Hyundai i30 N review - a great first try at hot hatch heroics - Hyundai i30 N MPG and running costs
A deeply impressive first attempt at a proper hot hatch. Fastback model adds to the i30 N's repertoire
MPG and running costs
We’ve become familiar with modern cars failing to match their official combined consumption figures in normal driving, and while performance cars often get closer than many – they aren’t designed to be economical in a very specific set of conditions from the outset – the i30 N’s real-world fuel economy is still slightly disappointing for us.
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Officially, it’ll do 34.9mpg in 247bhp trim on the WLTP cycle (around 5mpg shy of the old NEDC measurements), with the Performance coming in just under that at 34.0mpg, a figure matched by the Fastback N Performance. That's fairly close to reality, where you’ll be looking at mid-30s on a gentle motorway run and possibly just scratching the surface of 30mpg in everyday driving, with numbers plummeting the more performance you use.
That, on its own, wouldn’t be such a problem – plenty of other cars in this class will do similar, albeit few are quite so thirsty – but the 50-litre tank can often seem a little on the small side for a car consuming at that rate. In theory around 300 miles should be possible, but a realistic fill-up interval of around 250 miles can wear a little thin on longer trips.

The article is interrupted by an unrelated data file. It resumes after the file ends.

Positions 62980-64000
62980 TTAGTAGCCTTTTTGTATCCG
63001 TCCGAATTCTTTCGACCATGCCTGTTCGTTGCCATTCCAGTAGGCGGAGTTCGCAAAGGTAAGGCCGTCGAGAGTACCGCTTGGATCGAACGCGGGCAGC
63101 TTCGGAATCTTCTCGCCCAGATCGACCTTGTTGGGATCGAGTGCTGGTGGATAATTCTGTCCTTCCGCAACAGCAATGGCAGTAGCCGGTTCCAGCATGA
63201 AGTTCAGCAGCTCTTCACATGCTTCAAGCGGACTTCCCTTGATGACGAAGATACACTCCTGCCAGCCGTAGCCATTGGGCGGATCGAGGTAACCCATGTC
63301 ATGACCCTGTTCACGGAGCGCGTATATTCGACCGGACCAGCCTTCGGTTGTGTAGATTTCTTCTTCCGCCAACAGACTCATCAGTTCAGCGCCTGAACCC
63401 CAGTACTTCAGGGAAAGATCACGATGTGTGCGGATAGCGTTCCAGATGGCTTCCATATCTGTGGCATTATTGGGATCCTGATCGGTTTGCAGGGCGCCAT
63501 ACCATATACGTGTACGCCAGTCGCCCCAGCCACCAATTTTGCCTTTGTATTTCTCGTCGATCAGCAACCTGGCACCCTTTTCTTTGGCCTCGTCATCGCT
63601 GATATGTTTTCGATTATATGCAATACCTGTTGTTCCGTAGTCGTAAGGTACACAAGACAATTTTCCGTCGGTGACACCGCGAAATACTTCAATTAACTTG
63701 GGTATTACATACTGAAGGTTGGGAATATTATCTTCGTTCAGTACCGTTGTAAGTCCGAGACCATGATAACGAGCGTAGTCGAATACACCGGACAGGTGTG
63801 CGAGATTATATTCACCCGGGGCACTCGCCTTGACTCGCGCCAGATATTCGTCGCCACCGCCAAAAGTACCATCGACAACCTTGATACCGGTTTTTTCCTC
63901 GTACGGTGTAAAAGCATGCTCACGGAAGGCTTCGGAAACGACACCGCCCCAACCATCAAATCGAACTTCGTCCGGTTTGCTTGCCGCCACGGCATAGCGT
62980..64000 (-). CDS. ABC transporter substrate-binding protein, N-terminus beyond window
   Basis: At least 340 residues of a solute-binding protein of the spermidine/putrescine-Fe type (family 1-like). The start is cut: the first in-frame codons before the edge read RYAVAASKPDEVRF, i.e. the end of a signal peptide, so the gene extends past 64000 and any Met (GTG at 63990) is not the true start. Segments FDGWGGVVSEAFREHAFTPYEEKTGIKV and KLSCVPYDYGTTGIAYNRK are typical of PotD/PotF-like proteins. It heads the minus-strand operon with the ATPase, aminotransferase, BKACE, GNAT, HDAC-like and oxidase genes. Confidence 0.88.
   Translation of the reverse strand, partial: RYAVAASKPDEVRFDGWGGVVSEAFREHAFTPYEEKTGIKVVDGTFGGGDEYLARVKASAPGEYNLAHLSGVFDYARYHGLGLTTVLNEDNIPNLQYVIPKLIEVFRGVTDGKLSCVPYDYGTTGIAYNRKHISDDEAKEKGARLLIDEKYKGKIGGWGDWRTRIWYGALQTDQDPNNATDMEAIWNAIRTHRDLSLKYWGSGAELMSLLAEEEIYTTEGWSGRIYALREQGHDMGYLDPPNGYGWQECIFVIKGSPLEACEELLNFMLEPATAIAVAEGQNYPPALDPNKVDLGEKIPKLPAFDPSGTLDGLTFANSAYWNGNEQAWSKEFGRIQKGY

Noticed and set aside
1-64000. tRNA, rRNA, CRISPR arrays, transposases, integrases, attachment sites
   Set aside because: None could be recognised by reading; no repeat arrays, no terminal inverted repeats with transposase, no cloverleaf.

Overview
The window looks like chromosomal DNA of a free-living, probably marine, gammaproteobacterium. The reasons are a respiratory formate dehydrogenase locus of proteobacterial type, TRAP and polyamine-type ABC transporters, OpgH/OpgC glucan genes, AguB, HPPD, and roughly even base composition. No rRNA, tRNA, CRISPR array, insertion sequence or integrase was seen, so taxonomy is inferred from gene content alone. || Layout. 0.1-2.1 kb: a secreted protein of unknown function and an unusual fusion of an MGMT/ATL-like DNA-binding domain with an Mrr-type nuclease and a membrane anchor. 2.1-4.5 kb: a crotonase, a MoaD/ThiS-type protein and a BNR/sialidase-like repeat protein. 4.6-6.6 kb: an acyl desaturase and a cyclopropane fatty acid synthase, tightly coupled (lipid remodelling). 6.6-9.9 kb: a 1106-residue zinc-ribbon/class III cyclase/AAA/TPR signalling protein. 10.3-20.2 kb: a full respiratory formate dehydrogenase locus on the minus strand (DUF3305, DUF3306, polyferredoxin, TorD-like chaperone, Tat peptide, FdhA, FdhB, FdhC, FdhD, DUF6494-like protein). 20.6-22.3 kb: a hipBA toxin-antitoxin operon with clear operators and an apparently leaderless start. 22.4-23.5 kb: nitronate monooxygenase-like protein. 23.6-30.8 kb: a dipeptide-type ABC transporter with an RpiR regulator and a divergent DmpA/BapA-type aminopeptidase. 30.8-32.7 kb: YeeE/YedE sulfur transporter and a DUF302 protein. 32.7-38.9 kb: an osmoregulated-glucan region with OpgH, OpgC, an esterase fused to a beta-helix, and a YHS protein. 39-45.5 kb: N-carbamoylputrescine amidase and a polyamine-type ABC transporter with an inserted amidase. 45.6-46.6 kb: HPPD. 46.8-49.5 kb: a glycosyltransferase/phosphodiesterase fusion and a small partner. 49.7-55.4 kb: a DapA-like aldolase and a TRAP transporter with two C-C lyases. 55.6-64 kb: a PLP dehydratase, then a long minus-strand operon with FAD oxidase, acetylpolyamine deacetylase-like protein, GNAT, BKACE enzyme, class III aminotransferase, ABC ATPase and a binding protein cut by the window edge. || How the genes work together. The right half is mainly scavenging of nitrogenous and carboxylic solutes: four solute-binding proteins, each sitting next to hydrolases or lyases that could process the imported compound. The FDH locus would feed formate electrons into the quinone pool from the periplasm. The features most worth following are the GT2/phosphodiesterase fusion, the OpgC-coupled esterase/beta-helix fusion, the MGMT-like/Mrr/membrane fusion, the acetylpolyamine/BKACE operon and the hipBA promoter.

If you enjoy the performance then you may want to heed the cost of replacement tyres. The N’s 225/40 R18 Michelin Pilot Sport 4s (our 2017 tyre award winner) are around £108 a corner fitted from Blackcircles, while the 235/35 R19 Pirelli P-Zeros on the Performance come in over £150 a corner fitted from the same source.
Still, Hyundai’s five-year, unlimited-mileage warranty should redress the balance somewhat when it comes to ownership, and aside from a few satnav stutters and a pessimistic tyre pressure sensor our Fast Fleet i30 N Performance proved trouble-free over seven months of use.